Schweiz- Suisse - Switzerland

Tax treatment given to swiss annuity

Swiss annuities enjoy tax free status in switzerland. Let us make a quick comparison....

1. Swiss Withholding Tax (35%) Exempt
2. Capital Gains No
3. Excise taxes No
4. Inheritance tax No
5. Stamp duty No
6. Swiss Income taxes No
7. US tax deferral no (fixed annuity)
yes(variable annuity)
8. US Withholding tax Exempt
8. US Income tax yes

For U.S Citizens

Normally, IRS requires you to file Form 720 for 1% excise tax (which is 1% of premium paid) if you buy a foreign held annuities. But the recent tax treaty with switzerland eliminates this tax. If you plan to withdraw your payments before 59 1/2 yrs, IRS might penalise you to pay additional 10% of the already taxed earnings.

Income on Foreign Fixed Annuities Can Be Taxable

Most foreign fixed annuities are no longer tax deferred in the United States (see Internal Revenue Service regulations, Tax Treatment of Certain Annuity Contracts," Internal Revenue Code (Code) Sections 163(e) and 1271 through 1275). Under the rules of Code Section 1275, a Swiss fixed annuity is a debt instrument, that is, a ,,promise to pay a sum certain, in addition to being an insurance contract. Accordingly, the owner of a Swiss fixed annuity (as well as other foreign annuities that are seen as debt instruments) pays tax on the income that accrues, including currency gains if the annuity is denominated in a foreign currency. Most tax experts agree that as a result of the loss of tax deferral, distributions prior to age 59 1/2, including loans against the policy, are not subject to the 10 percent penalty for early withdrawals. Thus it is possible to take tax-free withdrawals from a Swiss fixed annuity whenever the policyholder chooses.

lncome on Foreign Variable Annuities Can Be Tax Deferred under U.S tax law

Death Benefits in Policy Do Not Make It a Debt Instrument . The inside buildup of a foreign variable annuity continues to be tax free. The death benefits included in the policies do not make the annuities ,,debt instruments“ (promises to pay a sum certain) and, therefore, are not tax deferred under Code Section 1275. They do not constitute debt instruments because they promise to pay a designated sum only if the owner dies. There is no guarantee of a particular sum if the owner cashes in the policy while he or she is alive.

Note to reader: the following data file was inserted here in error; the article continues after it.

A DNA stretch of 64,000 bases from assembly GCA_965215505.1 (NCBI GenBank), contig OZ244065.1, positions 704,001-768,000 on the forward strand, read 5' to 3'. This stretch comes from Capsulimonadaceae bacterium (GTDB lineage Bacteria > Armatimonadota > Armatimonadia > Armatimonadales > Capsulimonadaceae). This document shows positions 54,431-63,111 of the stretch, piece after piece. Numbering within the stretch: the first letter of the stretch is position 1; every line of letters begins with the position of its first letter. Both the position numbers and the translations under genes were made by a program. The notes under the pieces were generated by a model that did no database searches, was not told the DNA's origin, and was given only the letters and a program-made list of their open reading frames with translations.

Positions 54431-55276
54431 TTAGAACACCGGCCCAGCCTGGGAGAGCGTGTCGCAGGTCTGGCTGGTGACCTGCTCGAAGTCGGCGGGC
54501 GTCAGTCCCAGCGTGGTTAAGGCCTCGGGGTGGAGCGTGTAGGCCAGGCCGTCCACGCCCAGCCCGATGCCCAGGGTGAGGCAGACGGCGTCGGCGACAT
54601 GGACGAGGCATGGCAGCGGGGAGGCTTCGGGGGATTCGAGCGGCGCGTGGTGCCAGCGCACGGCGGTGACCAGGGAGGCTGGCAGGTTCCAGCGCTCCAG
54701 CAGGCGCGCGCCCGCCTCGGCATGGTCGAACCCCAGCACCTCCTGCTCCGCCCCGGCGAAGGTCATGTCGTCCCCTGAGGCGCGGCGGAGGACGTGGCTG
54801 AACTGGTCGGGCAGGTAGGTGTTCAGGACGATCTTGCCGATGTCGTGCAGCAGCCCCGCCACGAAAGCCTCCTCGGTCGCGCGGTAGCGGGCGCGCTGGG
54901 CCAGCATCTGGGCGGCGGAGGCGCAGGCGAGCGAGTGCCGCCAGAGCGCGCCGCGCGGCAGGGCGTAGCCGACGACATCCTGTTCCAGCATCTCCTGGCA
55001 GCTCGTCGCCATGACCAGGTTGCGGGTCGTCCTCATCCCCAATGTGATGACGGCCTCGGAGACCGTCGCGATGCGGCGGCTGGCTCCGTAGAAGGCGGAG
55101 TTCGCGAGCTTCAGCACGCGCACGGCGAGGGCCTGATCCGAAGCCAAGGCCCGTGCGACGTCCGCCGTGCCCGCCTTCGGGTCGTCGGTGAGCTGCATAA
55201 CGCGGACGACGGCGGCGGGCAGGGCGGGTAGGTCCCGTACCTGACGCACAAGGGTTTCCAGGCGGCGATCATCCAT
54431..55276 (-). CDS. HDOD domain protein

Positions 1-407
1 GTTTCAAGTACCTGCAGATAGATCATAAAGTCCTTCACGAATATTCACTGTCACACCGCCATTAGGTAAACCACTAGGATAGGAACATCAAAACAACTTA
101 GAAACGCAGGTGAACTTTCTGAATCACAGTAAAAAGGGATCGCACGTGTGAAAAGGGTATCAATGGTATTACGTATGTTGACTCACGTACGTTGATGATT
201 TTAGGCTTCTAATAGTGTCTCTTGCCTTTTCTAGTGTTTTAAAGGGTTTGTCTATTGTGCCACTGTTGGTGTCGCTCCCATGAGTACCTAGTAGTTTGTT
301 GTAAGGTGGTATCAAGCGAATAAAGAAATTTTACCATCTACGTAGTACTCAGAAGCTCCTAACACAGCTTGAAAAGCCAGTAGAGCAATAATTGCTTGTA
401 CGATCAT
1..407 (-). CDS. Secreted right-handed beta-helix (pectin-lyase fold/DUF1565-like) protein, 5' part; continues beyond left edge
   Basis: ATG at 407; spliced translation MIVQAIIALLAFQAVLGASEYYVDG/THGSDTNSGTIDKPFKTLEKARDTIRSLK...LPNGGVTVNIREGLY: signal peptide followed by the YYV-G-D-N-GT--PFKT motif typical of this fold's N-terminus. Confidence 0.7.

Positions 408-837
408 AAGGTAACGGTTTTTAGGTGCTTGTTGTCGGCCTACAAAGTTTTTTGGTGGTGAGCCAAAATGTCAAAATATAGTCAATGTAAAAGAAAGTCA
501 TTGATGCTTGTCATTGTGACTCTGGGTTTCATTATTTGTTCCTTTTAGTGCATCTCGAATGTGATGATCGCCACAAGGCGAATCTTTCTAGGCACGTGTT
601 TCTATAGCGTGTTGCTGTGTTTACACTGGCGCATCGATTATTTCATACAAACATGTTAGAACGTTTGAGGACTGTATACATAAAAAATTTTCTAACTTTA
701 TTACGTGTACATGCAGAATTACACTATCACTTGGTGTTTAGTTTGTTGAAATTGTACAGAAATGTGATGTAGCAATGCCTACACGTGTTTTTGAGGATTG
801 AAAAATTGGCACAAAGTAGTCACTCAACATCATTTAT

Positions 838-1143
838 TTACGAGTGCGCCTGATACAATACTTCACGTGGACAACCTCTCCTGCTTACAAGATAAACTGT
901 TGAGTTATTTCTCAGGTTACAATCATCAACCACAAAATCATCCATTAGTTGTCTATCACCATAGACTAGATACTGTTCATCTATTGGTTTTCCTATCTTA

In addition to the above criteria for determining whether a variable annuity is a debt instrument, two further conditions need to be met for tax deferral.

1. The Variable Annuity Must Not Be Self-Directed . The income from a variable annuity is tax free if the owner (or his or her adviser) is not managing the investments himself or herself (a so-called "self-directed" annuity). Owners are permitted to choose investment categories, but under the self-directed annuity rules they may not choose the actual investments. If they do, they are treated as the owners of the underlying assets and the income generated by those assets is taxable.

2. The Variable Annuity Must Be Adequately Diversified . Finally, the inside buildup of variable annuities is tax free if the underlying portfolio is adequately diversified as defined in the U.S. tax code. An account meets the ,,diversification rule“ if

a. No more than 55 percent of the value of the total assets of the account is represented by any one fund;
b. No more than 70 percent of the value of the total assets of the account is represented by any two funds;
c. No more than 80 percent of the value of the total assets of the account is represented by any three funds; and d. No more than 90 percent of the value of the total assets of the account is represented by any four funds.

To make certain that variable annuities comply with the diversification rule at all times, portfolio rebalancing is required on least a quarterly basis.

The tax-deferred status of Swiss variable annuities has consequences for early withdrawal just as do U.S. contracts. Swiss variable annuities, however, offer a combination of asset protection, a choice of asset allocation strategies based on an investor‘s risk profile and other needs, and tax deferral for U.S. investors. This makes them ideal long-term investments that can harness the power of compound growth for a retirement portfolio.

Note*: The information provided above cannot be interpreted as legal or professional advice. Please consult your tax advisor for more information.

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